Wednesday, May 2, 2012

Tiny Bubbles (Bursting)

An unavoidable side effect of planning is over-reliance on forecasts:  forecasts for population, forecasts for pollution, forecasts for stormwater, forecasts for impervious surfaces, forecasts for sea level ... forecasts, forecasts, forecasts! We end up debating and arguing about things that don't really even exist, and may never, except as concepts in the soothsaying minds of planners.

Simon Johnson is an economist at MIT who knows a good deal about forecasting.  He spent a substantial part of his career as a forecaster for the International Monetary Fund. Here is what he said during a 2010 interview about economic forecasting, an endeavor which is likely more "scientific" than any forecast considered by our County:
SIMON JOHNSON: You know, economic forecasting is inherently an impossible task. Between now and the end of next year, the world will be hit by three major shocks, probably.
DAVIDSON: You mean that's just on average over the last century or whatever, there's...
JOHNSON: Yes, exactly. Stuff happens. Okay? You know, the thing you're studying is subject to so much chaos in a mathematical sense, so much randomness, and so making any forecast is going - inherently got this problem.
BLUMBERG: Economic forecasting is big business. Any large company you can think of spends millions a year trying to get a handle on what's coming. So why are all these serious business people spending so much money on forecasts that they surely know are not all that reliable? Again, Simon Johnson.
JOHNSON: I would call it a necessary evil. There's so much imprecision. There's so much, you know, lagging in terms of our updating, that in some sense, we'd be better off without forecasts. We'd better off, you know, making up our minds afresh every day. But the problem is the businesses, the institutions, all involve thinking about the future and planning for the future. And you can't do that without taking a view of the future.
One of the forecasts that our County is required to consider under the GMA is the population projection made by the State's Office of Financial Management (OFM). The last time OFM made a population forecast was in 2007, but since then (paraphrasing Simon Johnson), a lot of stuff has happened, okay?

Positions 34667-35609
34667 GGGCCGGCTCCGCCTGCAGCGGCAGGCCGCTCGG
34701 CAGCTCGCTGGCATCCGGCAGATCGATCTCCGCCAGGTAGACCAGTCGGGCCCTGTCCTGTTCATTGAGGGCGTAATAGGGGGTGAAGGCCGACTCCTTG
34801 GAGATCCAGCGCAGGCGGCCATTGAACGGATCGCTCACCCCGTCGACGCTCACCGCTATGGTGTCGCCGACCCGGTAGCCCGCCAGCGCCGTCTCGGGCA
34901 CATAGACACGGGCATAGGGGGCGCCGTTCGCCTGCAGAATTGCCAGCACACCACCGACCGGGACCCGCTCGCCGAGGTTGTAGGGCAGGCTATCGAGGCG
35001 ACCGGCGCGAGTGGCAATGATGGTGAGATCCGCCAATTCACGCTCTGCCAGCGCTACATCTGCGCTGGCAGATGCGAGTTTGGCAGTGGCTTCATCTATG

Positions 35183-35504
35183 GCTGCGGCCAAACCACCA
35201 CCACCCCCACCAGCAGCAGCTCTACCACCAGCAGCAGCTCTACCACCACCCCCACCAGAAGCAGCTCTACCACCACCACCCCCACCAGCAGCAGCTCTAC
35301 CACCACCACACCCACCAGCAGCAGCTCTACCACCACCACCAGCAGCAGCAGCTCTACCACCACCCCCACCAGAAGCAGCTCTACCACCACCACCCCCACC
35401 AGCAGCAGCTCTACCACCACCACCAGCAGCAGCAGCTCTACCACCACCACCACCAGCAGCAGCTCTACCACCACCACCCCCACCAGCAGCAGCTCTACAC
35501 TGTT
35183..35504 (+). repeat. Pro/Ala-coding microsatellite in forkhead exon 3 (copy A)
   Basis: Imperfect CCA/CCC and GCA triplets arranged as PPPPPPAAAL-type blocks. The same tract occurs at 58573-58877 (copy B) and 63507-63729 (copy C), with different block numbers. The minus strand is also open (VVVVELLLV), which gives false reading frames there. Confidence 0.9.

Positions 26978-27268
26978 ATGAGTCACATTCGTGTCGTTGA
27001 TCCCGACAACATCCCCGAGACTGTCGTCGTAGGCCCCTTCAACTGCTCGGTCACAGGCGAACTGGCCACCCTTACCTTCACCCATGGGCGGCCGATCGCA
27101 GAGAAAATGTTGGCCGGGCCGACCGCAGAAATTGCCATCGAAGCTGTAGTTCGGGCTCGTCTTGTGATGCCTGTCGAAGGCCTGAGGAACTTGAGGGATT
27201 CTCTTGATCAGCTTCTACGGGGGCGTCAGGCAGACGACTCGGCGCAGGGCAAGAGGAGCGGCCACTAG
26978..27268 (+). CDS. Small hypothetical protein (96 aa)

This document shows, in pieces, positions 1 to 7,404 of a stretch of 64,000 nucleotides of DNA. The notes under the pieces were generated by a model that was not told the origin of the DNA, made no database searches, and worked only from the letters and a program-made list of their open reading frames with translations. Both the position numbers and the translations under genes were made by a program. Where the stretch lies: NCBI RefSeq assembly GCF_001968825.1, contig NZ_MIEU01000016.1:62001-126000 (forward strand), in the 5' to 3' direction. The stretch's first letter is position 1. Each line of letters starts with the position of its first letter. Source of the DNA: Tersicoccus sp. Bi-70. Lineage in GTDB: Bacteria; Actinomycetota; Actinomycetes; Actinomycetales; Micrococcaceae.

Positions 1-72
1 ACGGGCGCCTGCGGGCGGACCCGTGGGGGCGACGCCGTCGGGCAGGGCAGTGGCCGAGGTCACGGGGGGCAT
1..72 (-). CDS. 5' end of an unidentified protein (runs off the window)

For GMA purposes, the OFM makes population forecasts every five years. In doing so, it creates a high, medium, and low population forecast for each County. Just recently, the OFM has come out with its provisional 2012 population forecast, which predicts population out to 2040. Before we look at that, let's see how well the previous forecasts have predicted our population in retrospect, keeping in mind Dr. Johnson's description of forecasting as an "impossible task."

Based on census data, our actual population in San Juan County in 2010 was slightly lower than the lowest OFM forecast made in either 2002 or 2007. That's right; we missed all forecasts, albeit the lowest only slightly, to the low side.  Based on that, it would appear our growth bubble has truly burst. If the goal of the Friends, State, and County has been to control or even prevent growth, it would appear they may have achieved that goal for us. Relative to the projections that have been bandied about, we have beaten the growth habit.

What does the 2012 forecast look like? The forecasts are much lower than earlier ones. The 2012 "high" forecast is lower than even previous "medium" forecasts. And, for the first time, the OFM projections include the prospect of population decline. The latest "low" forecast has population around here declining at a fairly rapid  clip.

I have summarized the data in the table below. Under the GMA, the County is required to consider this information [RCW 36.70A.130(1)(c)], and it would seem prudent now to include in our plans at least a contingency for declining population.

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